The U.S. Press machine has finally taken notice of an expanding tragedy happening in Europe (with two reported HUS cases now in U.S.).

Smoking gun elusive in deadly E. coli outbreak

Illnesses can occur days after tainted food is eaten and leftovers thrown out, so “the trail gets cold pretty quick,” said Bill Marler, a Seattle attorney who specializes in food poisoning cases.

E. coli outbreak points to gaps in US food system

That’s why Bill Marler, a Seattle attorney who specializes in food poisoning cases, petitioned USDA to mandate beef testing for the other E. colis, knowing that other foods tend to follow the meat industry.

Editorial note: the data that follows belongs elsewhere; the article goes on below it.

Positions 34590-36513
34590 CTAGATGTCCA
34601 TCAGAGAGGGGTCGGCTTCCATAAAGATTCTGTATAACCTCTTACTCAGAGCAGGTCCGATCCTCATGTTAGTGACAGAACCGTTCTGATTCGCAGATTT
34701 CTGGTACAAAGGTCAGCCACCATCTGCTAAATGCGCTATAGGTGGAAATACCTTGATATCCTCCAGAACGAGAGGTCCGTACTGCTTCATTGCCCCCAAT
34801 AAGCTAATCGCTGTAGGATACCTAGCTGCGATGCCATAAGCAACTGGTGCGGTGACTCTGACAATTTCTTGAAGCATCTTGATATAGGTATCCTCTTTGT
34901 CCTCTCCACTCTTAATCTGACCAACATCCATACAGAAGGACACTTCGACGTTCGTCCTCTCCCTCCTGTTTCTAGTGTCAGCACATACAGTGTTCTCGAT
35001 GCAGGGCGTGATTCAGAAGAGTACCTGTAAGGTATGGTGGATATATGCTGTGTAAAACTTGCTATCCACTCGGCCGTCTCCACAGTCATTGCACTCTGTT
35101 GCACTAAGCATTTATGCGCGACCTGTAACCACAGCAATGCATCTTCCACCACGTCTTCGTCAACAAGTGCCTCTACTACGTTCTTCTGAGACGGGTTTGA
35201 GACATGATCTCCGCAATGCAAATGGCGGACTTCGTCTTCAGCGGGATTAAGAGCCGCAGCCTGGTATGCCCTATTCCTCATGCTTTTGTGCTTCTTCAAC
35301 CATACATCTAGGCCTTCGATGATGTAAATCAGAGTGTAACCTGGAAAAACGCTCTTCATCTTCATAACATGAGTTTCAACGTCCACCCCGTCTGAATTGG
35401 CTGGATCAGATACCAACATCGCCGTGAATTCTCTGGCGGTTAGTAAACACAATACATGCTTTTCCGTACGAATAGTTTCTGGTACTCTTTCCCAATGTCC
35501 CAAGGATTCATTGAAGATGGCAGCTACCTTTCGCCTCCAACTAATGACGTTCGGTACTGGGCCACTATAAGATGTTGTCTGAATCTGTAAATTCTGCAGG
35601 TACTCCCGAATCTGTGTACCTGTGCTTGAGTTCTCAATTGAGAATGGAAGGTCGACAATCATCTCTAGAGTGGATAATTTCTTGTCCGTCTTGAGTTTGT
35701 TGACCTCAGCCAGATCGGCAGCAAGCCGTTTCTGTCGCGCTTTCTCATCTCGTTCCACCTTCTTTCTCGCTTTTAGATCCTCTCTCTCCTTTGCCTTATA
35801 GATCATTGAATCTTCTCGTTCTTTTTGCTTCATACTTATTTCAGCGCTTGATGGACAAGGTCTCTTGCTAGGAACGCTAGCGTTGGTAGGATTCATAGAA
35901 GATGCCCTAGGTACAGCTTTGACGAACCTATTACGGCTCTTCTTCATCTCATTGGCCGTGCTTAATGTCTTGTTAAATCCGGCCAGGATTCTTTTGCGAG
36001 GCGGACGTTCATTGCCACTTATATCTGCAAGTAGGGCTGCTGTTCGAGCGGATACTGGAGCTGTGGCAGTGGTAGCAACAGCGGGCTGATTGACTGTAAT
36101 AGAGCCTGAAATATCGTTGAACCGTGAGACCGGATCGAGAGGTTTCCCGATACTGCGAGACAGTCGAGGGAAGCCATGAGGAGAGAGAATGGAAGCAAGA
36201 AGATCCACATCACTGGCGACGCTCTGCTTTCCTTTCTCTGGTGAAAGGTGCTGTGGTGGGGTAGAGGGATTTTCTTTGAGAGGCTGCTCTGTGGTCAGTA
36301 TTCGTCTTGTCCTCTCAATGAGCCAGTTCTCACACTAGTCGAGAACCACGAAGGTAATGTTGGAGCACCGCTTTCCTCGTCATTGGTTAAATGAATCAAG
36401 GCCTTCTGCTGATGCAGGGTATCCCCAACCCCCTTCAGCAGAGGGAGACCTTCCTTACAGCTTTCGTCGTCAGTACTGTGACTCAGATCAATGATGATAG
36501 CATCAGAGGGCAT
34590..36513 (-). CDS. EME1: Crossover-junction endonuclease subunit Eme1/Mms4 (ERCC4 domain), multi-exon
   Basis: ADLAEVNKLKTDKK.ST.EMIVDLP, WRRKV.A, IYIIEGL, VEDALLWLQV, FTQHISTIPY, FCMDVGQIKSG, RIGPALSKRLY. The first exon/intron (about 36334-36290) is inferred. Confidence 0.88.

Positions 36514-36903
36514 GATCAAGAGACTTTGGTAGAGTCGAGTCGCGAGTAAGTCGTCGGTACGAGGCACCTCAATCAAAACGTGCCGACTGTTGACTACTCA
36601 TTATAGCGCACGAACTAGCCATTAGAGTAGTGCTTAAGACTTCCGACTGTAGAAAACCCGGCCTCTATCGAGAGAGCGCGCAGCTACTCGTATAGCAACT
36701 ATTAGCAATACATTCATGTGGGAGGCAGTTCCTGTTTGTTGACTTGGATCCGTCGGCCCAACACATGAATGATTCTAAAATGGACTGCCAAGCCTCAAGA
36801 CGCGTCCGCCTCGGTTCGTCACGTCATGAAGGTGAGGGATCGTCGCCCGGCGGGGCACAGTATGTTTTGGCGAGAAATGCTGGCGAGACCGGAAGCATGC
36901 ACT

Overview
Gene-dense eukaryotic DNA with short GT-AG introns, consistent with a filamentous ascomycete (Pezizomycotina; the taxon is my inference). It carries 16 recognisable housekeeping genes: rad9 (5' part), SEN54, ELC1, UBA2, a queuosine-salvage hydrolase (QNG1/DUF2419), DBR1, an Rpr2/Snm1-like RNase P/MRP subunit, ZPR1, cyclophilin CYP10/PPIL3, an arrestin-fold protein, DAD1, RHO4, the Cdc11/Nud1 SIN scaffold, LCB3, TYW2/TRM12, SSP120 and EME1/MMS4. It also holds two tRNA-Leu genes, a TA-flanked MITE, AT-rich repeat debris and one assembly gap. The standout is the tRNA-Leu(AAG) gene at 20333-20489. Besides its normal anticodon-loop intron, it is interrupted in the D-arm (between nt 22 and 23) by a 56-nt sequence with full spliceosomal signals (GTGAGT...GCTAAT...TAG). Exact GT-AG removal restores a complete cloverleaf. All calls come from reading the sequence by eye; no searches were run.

“If E. coli O157 is an adulterant in hamburger, then these other bugs should be, period,” he said.

Europe’s Deadly E. Coli Outbreak a ‘Wake-Up Call’ Over Global Food Distribution

  • Frank O’Sullivan

    Good interview Bill! Keep fighting the good battle!

  • Gabrielle Meunier

    Bill, you have been preaching the dangers of non 0157 Ecoli for years now. Hopefully now the FDA/FSIS and others will get on the bandwagon.
    Also, I want to point out that taking a food history in the hospital or in the Doctor’s office as soon as person has been diagnosed with a Foodborne Illness is the only good way to get an accurate and timely food history. In my experience, asking days later what you ate will produce inaccurate data. Also this foodhistory data should be fed immediately into national databases and not be held on a local level. It should be shared by all.
    I testified to the Senate about this in 2009. I hope the FDA and CDC are making this happen.